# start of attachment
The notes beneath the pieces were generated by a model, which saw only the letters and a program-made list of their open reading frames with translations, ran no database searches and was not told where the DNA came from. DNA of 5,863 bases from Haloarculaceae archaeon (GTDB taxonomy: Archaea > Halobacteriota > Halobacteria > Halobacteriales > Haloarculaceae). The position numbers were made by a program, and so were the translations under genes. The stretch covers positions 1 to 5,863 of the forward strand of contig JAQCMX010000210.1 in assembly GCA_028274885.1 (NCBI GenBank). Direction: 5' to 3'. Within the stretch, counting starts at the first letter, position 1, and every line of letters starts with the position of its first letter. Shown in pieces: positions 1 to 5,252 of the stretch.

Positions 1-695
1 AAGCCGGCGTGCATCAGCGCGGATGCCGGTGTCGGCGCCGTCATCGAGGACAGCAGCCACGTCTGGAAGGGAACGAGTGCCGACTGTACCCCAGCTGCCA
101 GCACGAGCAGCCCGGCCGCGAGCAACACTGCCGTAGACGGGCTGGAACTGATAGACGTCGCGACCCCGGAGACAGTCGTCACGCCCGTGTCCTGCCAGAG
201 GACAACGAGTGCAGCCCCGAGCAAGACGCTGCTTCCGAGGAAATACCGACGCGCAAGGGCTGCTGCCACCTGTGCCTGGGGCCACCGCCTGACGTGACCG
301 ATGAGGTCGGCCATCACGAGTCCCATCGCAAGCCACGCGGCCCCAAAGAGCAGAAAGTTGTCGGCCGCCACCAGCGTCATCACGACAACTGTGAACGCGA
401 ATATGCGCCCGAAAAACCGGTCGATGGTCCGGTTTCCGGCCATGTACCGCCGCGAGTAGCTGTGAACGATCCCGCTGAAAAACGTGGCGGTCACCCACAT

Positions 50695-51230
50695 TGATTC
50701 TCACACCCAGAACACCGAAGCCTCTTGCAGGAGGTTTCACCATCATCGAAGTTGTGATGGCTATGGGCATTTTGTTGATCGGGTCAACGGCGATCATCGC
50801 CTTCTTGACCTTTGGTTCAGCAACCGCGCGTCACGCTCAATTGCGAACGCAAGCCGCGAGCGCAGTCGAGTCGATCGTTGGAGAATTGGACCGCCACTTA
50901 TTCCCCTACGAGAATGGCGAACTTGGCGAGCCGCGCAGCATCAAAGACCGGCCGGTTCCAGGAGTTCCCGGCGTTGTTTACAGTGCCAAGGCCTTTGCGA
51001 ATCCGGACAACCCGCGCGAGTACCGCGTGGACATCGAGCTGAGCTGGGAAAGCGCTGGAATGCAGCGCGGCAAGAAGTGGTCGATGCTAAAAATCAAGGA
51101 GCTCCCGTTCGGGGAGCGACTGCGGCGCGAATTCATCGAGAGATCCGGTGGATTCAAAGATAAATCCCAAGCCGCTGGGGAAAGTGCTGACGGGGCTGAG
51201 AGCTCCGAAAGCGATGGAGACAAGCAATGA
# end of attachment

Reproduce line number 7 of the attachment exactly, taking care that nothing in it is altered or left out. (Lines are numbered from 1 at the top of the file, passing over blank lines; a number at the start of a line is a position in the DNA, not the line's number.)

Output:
401 ATATGCGCCCGAAAAACCGGTCGATGGTCCGGTTTCCGGCCATGTACCGCCGCGAGTAGCTGTGAACGATCCCGCTGAAAAACGTGGCGGTCACCCACAT